Asset Management Is really a Tool Every Business Can Use to Save Money and Improve Productivity
For some businesses, the efficient tracking of their installed base or in-service equipment, and the management of their spare parts inventories are key factors in determining the prospects for internal productivity and customer service profitability. However, many organizations do not even utilize a comprehensive asset tracking and management process to ensure the availability of quality data that can be used to generate the business enterprise intelligence that may ultimately save them money and improve efficiency. That is unfortunate, because the equipment are plentiful – it is merely a matter of making it a priority.
What’s Asset Management?
There are lots of definitions of “asset management”, although most deal primarily with financial considerations. Some derive from evolving maintenance management systems; some on the management of factory floor equipment configurations; and some for the purposes of monitoring network equipment or even railway car and container locations. However, regardless of what situation or application your organization handles, the core definition remains constant; asset management is “an organized process for identifying, cataloging, monitoring, maintaining, operating, upgrading and replacing the physical assets of the business enterprise on a cost-effective basis “.
To be truly effective, the asset management process must certanly be built upon a basis of widely accepted accounting principles, and supported by the correct mixture of sound business practices and financial acumen. It can offer management with a fruitful tool that can be used to derive better short- and long-term planning decisions. As a result, it is something that each business must look into adopting – and embracing.
After years of studying and supporting the Information Technology (IT) needs and requirements of clients in every major fields of business, we choose to define asset management in a more dynamic way, encompassing all the following four key components:
An enabler to generate and maintain critical management data for use internally by the company, as well as using its respective customers and suppliers (such as installed base or maintenance entitlement data).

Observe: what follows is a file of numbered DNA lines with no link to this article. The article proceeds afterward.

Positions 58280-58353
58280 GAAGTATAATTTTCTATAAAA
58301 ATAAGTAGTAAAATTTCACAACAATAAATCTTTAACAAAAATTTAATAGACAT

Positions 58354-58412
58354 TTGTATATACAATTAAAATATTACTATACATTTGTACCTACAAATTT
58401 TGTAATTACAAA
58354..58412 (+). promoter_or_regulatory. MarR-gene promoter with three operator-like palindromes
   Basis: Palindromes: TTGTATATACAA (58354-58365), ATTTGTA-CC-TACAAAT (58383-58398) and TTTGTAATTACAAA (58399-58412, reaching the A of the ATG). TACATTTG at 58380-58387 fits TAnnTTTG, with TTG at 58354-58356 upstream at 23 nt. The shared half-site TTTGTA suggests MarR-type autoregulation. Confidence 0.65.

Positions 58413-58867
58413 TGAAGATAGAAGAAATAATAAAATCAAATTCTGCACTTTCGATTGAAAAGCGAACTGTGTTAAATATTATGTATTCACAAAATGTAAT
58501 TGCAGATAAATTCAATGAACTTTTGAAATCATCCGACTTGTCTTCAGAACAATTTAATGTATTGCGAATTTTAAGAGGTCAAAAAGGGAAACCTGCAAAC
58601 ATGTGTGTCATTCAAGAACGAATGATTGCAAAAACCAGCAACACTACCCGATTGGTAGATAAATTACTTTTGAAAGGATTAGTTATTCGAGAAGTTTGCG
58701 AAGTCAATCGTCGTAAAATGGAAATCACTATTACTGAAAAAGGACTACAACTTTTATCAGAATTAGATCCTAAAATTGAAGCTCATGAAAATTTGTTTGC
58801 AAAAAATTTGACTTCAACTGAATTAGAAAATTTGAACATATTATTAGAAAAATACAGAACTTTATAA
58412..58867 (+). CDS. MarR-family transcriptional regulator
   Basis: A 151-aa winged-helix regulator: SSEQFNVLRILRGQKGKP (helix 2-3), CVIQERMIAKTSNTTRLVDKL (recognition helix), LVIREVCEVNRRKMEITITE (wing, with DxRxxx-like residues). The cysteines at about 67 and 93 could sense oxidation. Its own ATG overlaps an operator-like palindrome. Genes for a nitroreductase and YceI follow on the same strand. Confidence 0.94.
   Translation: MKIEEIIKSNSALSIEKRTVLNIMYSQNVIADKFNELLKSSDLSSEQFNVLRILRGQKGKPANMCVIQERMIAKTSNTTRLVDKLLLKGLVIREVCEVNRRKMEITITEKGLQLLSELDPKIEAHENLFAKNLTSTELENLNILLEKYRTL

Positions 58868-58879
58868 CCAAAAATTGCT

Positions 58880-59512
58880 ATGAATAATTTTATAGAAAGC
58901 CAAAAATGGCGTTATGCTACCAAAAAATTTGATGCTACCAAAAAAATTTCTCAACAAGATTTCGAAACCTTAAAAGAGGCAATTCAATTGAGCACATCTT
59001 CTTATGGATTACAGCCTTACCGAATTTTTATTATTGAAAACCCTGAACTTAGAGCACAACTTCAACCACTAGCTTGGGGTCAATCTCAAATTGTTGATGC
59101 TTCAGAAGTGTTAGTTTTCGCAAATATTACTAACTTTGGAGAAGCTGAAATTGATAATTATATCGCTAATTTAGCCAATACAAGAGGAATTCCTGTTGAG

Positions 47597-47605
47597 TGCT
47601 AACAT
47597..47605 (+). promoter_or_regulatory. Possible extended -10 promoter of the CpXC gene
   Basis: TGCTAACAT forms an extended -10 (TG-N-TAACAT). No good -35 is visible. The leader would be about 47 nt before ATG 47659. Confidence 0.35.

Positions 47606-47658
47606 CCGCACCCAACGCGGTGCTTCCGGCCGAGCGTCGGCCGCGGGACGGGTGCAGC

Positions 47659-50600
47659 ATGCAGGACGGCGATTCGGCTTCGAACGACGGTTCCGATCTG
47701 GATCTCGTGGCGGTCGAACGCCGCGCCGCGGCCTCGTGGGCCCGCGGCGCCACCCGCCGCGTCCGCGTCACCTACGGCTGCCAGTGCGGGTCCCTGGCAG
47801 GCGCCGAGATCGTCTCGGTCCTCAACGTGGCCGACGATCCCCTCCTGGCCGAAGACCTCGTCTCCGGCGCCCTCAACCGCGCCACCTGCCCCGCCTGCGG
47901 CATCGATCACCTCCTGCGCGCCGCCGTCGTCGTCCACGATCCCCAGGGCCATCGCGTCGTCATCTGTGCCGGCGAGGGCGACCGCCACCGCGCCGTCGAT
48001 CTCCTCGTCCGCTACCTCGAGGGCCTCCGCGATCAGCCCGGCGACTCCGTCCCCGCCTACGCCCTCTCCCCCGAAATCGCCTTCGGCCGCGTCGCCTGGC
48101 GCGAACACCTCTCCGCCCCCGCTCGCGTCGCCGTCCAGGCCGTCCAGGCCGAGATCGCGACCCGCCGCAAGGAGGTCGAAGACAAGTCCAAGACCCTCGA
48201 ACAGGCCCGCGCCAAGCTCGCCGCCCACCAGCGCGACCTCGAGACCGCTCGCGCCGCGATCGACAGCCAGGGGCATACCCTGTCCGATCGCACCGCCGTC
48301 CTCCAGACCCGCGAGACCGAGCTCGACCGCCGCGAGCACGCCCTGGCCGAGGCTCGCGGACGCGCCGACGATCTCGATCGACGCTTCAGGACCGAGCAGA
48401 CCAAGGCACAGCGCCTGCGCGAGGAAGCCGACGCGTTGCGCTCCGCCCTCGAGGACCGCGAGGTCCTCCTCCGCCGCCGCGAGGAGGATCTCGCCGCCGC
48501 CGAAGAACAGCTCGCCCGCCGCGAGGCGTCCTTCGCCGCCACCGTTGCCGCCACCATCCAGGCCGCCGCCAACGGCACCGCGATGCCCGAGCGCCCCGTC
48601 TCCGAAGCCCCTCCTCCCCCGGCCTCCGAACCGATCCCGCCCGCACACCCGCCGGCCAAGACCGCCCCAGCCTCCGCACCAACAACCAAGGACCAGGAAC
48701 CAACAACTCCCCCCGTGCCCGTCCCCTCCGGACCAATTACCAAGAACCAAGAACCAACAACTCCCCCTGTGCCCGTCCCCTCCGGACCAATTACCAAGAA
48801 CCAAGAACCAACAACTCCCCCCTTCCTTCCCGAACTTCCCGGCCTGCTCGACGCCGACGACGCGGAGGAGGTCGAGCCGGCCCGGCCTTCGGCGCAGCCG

An extensive process to acquire, ktam validate and assimilate data into corporate information systems.
A flexible system permitting either the manual acquisition and/or electronic capture and reconciliation of data.
A course with accurate and intelligent reporting of critical business and operational information.
Asset management isn’t merely the identification and inventorying of IT and related equipment; it is the process of making the assets you own work most productively – and profitably – for the business. Further, it is not just a system you can buy; but is, instead, a company discipline enabled by people, process, data and technology.
What are the Signs, Symptoms and Aftereffects of Poor Asset Management?
Poor asset management contributes to poor data quality – and poor data quality can negatively affect the business enterprise over time. In fact, experience shows that there are several common causes that may cause poor asset management, including insufficient business controls for managing and/or updating asset data; insufficient ownership for asset data quality; and an out-of-balance investment in people, process, data and technology. Furthermore, some businesses may not consider asset management to become a critical function, concentrating on audits only; while others may not consider asset data to be a significant component of the business’s intellectual property.
The principal symptoms of poor asset management will also be fairly ubiquitous, and may include anything from numerous compliance and security issues, to uncontrollable capital and/or expense budgets, excessive network downtime and poor performance, under- or over-utilized assets, incompatible software applications, increasing operational costs and headcount, and non-matching asset data based on different organizations and/or business systems.
Moreover, poor ongoing asset management practices can impact a company by degrading customer service delivery, polluting the prevailing installed base of data and distracting sales resources with customer data issues For instance, Service Delivery might be impaired by inaccurate depot sparing creating customer entitlement issues, increasing escalations to upper management and lowering customer satisfaction. An uncertain installed base lengthens contract renewal cycle-time, limits revenue opportunities and inhibits technology refresh planning. Caused by poor asset management can ultimately be devastating to a company, often ultimately causing more than one of the following negative impacts:
Increased Asset Total Cost of Ownership (TCO)
Decreased workforce productivity
Increased non-compliance issues (i.e., SOx)
Decreased Customer Satisfaction
Lower Return-on-Investment (ROI) on capital investments
Decreased network/business performance
Increased amount of internal and external audits
The factors behind poor asset management may be many; the observable symptoms pervasive; and the results devastating. However, the good thing is that there are specific solutions available that may help any organization avoid these pitfalls.